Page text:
The Wheel of Life
August 4th, 2013 | Photos, Sunnyside, Web Gilbert
This is a complex story, with many layers.
Gilbert created a marble statue called “The Wheel of Life”. It depicts a Buddhist lama sitting beside a stream. “The Wheel of Life” has just fallen from his hands. Presumably, it is a metaphor for the folly of believing one can control one’s own destiny. It proved especially true in Gilbert’s case. The First World War came along and de-railed all his plans. That’s not the story I want to tell now, though.
And before I proceed further with the story I do want to tell, I have a question to ask. How did Web Gilbert, living in Australia in the late 19th and early 20th centuries, become familiar with Buddhism? I have read that the sculpture recalls Kipling’s Kim, but I am not sure in what way. (Admittedly, I have not read Kim. Perhaps if I had, it would be clear to me.)
Apparently, the sculpture was commissioned for the Springthorpe memorial in the Boroondara cemetery, but was considered “too eastern”.
John William Springthorpe was born in England in 1855 (the same year as Ned Kelly). He came out to Australia as a young child, and was educated here. He completed his medical degree at the University of Melbourne in 1879 (the same year that Ned Kelly wrote the Jerilderie Letter).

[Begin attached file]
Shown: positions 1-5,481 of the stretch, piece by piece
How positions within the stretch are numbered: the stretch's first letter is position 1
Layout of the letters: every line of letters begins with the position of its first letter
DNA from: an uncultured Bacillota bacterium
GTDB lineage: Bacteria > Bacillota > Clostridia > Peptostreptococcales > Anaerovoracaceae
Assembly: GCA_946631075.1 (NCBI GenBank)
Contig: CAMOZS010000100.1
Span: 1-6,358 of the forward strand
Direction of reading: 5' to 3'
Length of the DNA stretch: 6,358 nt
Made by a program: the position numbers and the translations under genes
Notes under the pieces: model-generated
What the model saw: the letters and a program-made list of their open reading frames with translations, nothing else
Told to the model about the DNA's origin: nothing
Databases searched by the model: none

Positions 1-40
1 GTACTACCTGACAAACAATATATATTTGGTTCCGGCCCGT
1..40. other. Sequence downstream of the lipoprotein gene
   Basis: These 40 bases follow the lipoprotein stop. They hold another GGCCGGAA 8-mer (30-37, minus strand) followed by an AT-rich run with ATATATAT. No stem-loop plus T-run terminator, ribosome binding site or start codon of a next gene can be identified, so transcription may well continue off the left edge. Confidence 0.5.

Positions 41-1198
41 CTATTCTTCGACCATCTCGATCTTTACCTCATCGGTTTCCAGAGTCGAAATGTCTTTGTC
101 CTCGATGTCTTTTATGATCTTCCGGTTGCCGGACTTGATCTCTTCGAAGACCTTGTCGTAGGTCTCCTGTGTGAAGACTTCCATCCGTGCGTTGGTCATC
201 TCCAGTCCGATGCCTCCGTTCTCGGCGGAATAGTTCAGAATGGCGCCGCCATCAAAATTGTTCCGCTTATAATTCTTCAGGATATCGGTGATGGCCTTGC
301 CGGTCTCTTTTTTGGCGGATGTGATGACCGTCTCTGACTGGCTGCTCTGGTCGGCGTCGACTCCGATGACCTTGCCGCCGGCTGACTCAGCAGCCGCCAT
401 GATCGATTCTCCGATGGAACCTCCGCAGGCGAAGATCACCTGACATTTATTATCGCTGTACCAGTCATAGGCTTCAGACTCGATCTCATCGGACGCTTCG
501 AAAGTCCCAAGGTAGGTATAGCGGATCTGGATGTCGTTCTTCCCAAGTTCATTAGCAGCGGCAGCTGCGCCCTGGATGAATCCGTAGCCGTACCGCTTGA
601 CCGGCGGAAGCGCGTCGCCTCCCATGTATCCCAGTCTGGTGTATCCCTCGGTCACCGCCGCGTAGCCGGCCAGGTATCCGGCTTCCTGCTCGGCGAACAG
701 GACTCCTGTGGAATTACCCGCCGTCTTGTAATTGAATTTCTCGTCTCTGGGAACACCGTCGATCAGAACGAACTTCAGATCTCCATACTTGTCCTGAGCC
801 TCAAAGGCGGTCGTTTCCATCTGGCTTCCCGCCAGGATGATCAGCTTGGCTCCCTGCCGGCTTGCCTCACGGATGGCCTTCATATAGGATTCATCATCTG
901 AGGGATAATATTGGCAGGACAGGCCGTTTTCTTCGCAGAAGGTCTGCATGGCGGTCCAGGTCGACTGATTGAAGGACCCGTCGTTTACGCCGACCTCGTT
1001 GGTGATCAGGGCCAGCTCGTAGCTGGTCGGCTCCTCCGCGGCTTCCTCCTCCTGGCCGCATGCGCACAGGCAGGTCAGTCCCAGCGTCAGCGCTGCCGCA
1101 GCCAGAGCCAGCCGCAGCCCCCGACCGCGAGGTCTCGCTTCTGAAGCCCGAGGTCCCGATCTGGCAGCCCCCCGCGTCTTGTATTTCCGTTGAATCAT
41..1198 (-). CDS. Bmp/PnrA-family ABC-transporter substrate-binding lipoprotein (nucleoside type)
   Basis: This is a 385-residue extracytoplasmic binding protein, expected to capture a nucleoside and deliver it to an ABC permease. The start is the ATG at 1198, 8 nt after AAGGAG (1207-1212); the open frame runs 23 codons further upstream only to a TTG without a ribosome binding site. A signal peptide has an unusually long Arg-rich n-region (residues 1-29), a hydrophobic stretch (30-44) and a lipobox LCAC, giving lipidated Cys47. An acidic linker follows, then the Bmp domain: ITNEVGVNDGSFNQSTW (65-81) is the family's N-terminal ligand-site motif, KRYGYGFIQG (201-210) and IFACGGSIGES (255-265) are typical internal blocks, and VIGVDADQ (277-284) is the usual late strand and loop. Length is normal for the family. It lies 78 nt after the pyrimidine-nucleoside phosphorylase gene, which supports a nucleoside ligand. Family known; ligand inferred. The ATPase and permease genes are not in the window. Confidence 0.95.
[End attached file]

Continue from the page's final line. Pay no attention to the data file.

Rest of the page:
Springthorpe’s wife died in childbirth in 1897. He was stricken with grief, and created a mausoleum for her. Gilbert was commissioned to contribute to this. Why did Springthorpe choose Gilbert? And why did Gilbert think a statue featuring Buddhism would be appropriate?
Somehow, the statue found its way into the hands of three brothers, R. A., W. M., and A. S. Cudmore, nephews of Dr. Lilian Alexander. Dr. Alexander was one of the first women to graduate in Medicine in Australia. Upon her death, her nephews donated “The Wheel of Life” to the University of Melbourne as a mark of respect and gratitude for their aunt, who had acted as their friend and mentor.
So why was the statue acceptable to the Cudmores but not Dr. Springthorpe? And what did the university make of it? Apparently, it has been moved around several times during its life at The University of Melbourne. It is currently on display in the main foyer of the medical school building in Grattan Street. That is where I took these photos. (Being a graduate of Medicine at the University of Melbourne myself, this building is very familiar to me!)
In preparing this blog post, I have drawn heavily from three articles, as follows: